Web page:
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Meltdown Comics is closing up shop

Is development to blame?

After more than two decades slinging comics and hosting events, Meltdown Comics will close on April 1.
Randy Shropshire / Getty Images

Beloved comic book store and event space Meltdown Comics is shuttering.

After 25 years in operation, Meltdown—billed as the largest comic book on the West Coast—will close April 1.

A letter posted to the store’s website signed by co-founder and CEO Gaston Dominguez-Letelier says: “As is the case with all good things, at some point they must come to an end.”

The store’s letter doesn’t say why the Meltdown is closing, but Dominguez-Letelier hints he’s already set his sights set on his next move.

“As I prepare to extinguish Sunset’s neon know that there is a new path for me (more later) and I close Meltdown without any regret,” he writes.

At the news of Meltdown’s abrupt shuttering, many wondered if the closure might have something to do with a condo project that West Hollywood-based developer Faring is planning for the site.

The project, proposed in 2014, would bring 236 condos to Sunset Boulevard between Curson Avenue and Gardner Street. The storefronts along that stretch of Sunset, including the home of Meltdown, would eventually be demolished to make way for the project.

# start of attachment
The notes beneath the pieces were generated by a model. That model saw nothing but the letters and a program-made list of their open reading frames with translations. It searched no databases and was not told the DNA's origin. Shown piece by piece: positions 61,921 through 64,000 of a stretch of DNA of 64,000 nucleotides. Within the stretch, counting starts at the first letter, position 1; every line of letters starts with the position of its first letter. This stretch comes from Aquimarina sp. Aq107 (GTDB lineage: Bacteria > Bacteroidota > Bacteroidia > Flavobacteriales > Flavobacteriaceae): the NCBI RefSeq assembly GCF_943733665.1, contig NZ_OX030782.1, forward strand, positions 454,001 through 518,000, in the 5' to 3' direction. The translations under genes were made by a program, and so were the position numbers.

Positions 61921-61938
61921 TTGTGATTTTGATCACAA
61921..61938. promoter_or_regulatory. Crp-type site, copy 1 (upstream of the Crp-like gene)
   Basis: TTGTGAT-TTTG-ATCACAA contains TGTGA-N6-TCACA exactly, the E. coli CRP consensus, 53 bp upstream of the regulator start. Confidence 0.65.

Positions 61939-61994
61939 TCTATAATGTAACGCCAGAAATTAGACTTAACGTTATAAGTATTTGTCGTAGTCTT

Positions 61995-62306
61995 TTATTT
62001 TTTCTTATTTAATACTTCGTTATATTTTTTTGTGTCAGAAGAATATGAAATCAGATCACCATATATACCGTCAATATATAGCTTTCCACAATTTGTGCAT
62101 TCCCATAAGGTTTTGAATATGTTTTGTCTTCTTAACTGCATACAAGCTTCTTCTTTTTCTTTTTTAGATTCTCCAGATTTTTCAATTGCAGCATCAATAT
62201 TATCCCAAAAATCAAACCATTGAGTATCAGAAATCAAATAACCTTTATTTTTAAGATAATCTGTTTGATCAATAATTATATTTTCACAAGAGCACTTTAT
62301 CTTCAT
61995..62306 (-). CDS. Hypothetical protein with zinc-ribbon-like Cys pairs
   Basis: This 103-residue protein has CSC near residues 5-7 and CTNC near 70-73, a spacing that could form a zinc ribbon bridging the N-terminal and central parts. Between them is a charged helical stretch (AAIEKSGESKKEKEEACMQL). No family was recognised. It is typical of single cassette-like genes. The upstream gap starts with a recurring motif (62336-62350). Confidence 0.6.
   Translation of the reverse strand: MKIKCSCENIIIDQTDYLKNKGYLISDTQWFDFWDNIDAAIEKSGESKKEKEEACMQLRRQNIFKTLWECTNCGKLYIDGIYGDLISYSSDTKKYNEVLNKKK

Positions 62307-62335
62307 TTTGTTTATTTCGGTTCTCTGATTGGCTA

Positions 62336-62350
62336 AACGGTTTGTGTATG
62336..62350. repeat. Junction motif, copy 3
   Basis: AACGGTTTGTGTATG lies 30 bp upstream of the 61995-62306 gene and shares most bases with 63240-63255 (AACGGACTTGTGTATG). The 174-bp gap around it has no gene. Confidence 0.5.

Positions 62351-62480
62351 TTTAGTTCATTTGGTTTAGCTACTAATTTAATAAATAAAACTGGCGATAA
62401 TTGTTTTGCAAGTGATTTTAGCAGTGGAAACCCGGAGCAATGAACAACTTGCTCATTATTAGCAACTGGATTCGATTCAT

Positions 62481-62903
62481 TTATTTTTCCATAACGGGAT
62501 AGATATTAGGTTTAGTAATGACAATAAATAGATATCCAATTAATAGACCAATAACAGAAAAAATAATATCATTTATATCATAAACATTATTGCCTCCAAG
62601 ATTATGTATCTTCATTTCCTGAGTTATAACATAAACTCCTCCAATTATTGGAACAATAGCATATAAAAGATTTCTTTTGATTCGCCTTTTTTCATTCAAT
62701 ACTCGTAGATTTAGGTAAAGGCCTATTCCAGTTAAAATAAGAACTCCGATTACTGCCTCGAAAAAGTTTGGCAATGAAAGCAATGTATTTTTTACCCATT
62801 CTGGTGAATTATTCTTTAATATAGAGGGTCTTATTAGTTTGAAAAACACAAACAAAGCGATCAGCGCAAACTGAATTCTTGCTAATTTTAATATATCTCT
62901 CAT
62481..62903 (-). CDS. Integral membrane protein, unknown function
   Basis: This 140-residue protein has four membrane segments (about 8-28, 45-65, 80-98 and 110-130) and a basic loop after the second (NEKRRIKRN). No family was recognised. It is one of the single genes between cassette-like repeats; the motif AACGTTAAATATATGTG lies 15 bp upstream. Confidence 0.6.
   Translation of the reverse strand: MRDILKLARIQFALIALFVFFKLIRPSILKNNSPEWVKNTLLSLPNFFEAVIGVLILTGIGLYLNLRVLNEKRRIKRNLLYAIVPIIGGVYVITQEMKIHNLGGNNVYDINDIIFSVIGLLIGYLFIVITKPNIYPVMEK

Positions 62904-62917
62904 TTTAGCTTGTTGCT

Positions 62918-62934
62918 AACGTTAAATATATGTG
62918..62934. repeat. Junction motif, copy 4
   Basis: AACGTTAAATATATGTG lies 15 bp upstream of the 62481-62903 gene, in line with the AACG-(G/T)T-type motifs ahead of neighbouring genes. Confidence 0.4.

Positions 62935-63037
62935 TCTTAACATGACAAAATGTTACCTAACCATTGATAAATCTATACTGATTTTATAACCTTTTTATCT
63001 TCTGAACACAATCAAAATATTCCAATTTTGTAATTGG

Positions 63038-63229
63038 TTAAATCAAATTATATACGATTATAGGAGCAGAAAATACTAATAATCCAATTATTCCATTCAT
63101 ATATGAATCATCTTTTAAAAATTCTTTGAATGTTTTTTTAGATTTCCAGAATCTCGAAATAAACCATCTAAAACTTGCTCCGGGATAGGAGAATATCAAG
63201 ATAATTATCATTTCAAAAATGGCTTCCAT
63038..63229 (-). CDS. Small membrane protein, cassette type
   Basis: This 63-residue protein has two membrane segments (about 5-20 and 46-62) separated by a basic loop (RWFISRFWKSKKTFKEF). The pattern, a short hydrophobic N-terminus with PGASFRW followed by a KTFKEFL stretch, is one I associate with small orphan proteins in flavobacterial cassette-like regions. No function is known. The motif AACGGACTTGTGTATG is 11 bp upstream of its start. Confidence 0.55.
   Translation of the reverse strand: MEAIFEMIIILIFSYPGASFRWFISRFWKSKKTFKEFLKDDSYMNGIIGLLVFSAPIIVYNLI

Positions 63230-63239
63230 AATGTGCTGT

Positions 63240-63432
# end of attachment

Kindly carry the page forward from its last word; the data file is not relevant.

But the project doesn’t appear to be breaking ground any time soon.

One of the biggest hurdles in the path of it getting built is a final environmental impact report that will have to be approved by the city. That report has yet to be released, and Faring tells Curbed that designs for the project are still being reworked.

Meltdown’s neighbors don’t appear to be leaving, either.

Meltdown was a choice location to shop for comics, but it also hosted events. The back room of the store housed the NerdMelt Showroom, a space used over the years for filming live comedy shows and taping podcasts by recognizable names like Silicon Valley’s Kumail Nanjiani and Community creator Dan Harmon.